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Tee-Hit-Ton Indians v. United States

Citation. 348 U.S. 272, 75 S. Ct. 313, 99 L. Ed. 314, 1955 U.S.
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Brief Fact Summary.

An American Indian group sought compensation for a taking by the federal government of forest timber from a piece of land used by the group.

Synopsis of Rule of Law.

The taking or use of American Indian land does not require any compensation by the government.


The Tee-Hit-Tons are a group of American Indians who reside in Alaska. They claims to have a full proprietary ownership, or in the alternative, a recognized right to unrestricted possession, of land within the Tongass National Forest, located in Alaska because their tribal predeccesors have continuously occupied the land. The government sold timber from the forest, and the Tee-Hit-Tons claimed a right to compensation under the Fifth Amendment. The government denies that the group has any compensable interest in the land; their right to the land is solely from the government’s will.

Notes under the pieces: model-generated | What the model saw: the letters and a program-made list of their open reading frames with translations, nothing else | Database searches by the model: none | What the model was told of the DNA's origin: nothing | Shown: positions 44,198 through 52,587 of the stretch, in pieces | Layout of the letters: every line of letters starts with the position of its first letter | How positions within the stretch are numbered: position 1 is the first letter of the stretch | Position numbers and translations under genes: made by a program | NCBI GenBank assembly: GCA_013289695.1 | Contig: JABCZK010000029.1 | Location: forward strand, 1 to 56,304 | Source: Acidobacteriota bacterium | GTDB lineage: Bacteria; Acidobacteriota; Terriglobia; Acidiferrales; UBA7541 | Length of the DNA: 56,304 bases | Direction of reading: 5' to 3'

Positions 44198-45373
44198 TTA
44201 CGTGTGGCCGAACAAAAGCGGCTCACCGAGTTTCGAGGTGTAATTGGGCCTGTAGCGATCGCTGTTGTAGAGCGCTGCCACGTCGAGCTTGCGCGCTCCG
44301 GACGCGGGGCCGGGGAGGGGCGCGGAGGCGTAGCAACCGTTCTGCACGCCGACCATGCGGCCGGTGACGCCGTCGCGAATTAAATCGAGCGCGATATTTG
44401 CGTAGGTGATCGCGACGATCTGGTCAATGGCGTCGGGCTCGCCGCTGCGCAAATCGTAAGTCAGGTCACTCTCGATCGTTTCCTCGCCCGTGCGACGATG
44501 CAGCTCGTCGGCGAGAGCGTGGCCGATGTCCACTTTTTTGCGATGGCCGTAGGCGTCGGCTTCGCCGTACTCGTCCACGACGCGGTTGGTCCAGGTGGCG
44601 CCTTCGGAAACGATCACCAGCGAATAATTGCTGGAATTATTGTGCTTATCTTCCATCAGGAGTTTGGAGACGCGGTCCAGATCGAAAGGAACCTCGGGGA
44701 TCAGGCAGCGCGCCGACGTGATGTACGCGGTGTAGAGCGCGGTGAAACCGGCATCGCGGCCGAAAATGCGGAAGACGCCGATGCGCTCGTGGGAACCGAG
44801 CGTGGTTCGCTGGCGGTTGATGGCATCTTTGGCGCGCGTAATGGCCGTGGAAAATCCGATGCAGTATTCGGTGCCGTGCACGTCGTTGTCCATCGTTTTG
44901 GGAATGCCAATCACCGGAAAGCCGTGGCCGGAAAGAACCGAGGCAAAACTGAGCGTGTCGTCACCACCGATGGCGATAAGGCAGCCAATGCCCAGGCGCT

Do Native Americans have any permanent right to land they occupy by the permission of the government?


No. Judgment affirmed.
Congress has never given American Indians any permanent rights to land they occupy. The discovery and conquest of America extinguished any ownership rights of American Indians.
American Indians have no constitutional right to compensation for the government’s use and taking of their land because the government is the title holder. American Indians merely have permission to live on the land. The government has made provisions to allow them recovery for wrongs as a matter of grace, not because of legal liability.


Because American Indians do not have any constitutional right to own the land they live on, they have no right to compensation when the government uses the land.

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